One of the use cases for this rig is going to be SOTA activations, and I didn't want a separate battery kicking around, nor a power switch that could be easy knocked on. Since I was writing embedded software anyway, I made the rig auto power on when the paddle is pressed and power off after 20 minutes of no activity. It draws about 100nA on power off, so the embedded 800mAh LiPo should last a long time.

There was a contest on today, so I got the chance to compare it to my FT-857's receiver. Frankly the SW+40 is nicer. It has a sharper filter and doesn't suffer from AGC pumping like the '857. The transmitter is ~20db down but it does come with diode QSK :)


February 2, 2012 - Getting better at RufzXP

Am I getting any better at morse? Let's use my RufzXP score as a proxy and plot that over time (the x axis is days):

(graph lost when Posterous went 'startup')

I'm getting better slowly, apparently. The trend line says I manage about 8 more points per day, which is pretty crappy. I need to find a better way to get train.

September 15, 2011 - Poland on the Rockmite

Back in the dim and distant past as an undergrad I bought a Rockmite 20m kit radio from Small Wonder Labs. It is a crystal controlled, direct convertion rig with a built in keyer.

It only runs 500mw, and I sat and called CQ with it in the shack for a bit today. Just as I was about to give up I heard a SQ calling, he was loud and on one of the two frequencies that the rockmite can use. I called him back.

M 0 D E G, oh yes! He can hear me! We had a quick exchange of signal reports and names, which was confused a little at my end because the direct convertion architecture of the rockmite means that there is an image response approximately 1.4khz (twice the sidetone frequency) from the transmit frequency. I heard a loud station while I was transmitting (rockmite has diode QSK) and stopping to figure out what was happening wasn't the right move. It all worked out in the end, and the rockmite gets another one in the log.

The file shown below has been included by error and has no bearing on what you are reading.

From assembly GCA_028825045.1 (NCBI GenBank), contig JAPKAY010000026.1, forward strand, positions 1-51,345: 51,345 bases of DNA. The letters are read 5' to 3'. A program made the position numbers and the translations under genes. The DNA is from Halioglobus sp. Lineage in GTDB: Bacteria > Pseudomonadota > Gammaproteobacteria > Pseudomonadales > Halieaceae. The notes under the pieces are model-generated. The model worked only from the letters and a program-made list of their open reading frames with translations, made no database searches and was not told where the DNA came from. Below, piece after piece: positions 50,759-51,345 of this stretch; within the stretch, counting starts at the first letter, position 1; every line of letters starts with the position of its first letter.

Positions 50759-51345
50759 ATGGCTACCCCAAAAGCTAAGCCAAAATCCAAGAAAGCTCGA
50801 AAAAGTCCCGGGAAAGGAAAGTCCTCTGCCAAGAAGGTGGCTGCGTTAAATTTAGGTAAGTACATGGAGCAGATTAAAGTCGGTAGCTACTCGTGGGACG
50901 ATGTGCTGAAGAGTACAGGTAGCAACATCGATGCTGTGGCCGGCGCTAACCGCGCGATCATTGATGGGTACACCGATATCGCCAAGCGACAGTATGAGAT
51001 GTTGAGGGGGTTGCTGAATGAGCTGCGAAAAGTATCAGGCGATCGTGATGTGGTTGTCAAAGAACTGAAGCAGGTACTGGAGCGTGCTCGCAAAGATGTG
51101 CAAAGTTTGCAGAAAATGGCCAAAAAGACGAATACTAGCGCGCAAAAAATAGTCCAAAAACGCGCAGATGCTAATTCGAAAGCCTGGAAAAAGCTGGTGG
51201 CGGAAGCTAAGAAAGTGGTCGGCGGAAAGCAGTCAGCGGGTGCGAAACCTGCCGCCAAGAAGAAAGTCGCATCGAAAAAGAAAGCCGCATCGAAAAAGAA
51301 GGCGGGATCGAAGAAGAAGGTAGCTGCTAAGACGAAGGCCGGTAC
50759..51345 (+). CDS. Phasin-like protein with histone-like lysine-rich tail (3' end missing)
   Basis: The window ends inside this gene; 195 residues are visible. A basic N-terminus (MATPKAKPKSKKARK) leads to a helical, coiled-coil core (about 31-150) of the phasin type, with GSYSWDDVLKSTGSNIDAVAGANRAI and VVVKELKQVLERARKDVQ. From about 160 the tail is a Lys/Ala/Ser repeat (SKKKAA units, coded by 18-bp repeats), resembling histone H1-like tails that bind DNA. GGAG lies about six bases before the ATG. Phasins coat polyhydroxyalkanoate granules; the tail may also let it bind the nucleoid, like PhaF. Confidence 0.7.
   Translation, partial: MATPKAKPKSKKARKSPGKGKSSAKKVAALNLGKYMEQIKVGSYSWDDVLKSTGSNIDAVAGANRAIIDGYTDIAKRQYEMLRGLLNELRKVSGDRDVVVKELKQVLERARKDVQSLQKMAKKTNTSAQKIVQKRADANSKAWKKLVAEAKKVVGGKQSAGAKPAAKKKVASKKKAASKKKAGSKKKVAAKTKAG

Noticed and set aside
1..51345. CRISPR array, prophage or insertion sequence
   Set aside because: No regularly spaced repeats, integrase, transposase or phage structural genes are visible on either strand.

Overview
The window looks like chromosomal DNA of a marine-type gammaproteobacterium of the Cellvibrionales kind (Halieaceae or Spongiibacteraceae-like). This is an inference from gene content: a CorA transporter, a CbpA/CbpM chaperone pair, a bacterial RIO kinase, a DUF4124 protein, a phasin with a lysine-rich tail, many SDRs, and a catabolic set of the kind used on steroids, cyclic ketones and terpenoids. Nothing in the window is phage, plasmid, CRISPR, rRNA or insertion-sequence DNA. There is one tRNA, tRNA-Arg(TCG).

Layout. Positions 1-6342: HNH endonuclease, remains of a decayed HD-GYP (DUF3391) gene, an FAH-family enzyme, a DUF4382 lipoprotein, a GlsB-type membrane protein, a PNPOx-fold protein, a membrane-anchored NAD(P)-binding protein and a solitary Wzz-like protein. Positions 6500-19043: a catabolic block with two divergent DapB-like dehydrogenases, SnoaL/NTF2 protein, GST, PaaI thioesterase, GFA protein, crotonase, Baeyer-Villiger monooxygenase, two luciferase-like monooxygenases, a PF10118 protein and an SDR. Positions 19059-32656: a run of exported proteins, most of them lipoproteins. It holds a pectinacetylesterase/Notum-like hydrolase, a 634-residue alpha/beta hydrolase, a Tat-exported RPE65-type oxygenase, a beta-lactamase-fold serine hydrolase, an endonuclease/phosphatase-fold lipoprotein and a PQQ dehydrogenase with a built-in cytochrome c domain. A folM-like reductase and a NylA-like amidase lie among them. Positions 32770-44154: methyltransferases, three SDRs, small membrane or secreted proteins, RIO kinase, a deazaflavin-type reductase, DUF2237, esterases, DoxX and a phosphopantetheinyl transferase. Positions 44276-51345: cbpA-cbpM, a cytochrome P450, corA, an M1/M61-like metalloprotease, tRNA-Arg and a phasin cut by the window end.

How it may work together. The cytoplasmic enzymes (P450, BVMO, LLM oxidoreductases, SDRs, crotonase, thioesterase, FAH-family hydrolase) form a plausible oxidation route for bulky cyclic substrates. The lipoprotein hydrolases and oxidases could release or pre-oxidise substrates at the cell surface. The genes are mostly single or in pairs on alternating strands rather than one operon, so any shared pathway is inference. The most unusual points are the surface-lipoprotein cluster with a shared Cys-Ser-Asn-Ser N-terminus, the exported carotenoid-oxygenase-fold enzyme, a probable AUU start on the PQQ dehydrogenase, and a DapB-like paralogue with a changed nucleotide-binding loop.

There is something magical about making contacts on the rockmite that I don't get on the FT-1000 + Quadra that sits next to it. Part of it is that a kw amp, sharp crystal filters and no broadcast band break band break in makes contacts easy, but I think there is a more subtle thing at work: I understand the operation of the rockmite from top to bottom.

February 19, 2011 - Shielded magnetic loop vs Vertical: Trying Science

I've got S9 noise problems, and I wanted to build a shielded magnetic loop to try and reduce the near field noise sources. Rather than just build the thing and convince myself that it was better, I want to do something approaching a real experiment.

The hypothesis is that the loop will out perform the vertical. I built a quick shielded magnetic loop using 3m of RG58 and a FT37-42 balun. Because the impedence of a small loop is low, I made it with a 1:4 impedence ratio using 10 trifiliar windings and connecting two of them in series.

This was mounted with the center about 2m off the ground. I could hear signals on both the Vert and Loop. All good.

I then ran WSPR and switched between the two antennas every 16 minutes by hand. A quick python script on the ALL_WSPR.txt file gets the data into a form I can use. The next question is how to analyse the data, and it is important to do this because actually looking at the data.

The scheme I picked was to find all the call signs that were copied on both antennas, and plot a scatter graph of all the SNR for each pair of reception reports. If a call sign was heard twice on one antenna and three times on the other, there would be 6 points plotted.

This should result in a nice win/loose graph with the diagonal representing a dead heat.

I tried to fit a line though the resulting graph, and the good news is that the slope is about 1.0, which you would expect. The y-intercept is the critical value, and should give the relative performance number we want...


+0.4db, in favour of the vertical.

Well that is a surprise on two counts. I thought that the vertical would be worse, and this means that I don't have to carry on with plans to build a separate recieve antenna and antenna switching system. It is also very small, hinting that something that we are not measuring is causing the noise problems.

February 13, 2011 - Spark Gap Tx


As a little experiment I Wired a relay up to oscillate to see if it would work as a spark gap transmitter. Using a shortwave AM worldband receiver, it was audible down to the end of the road.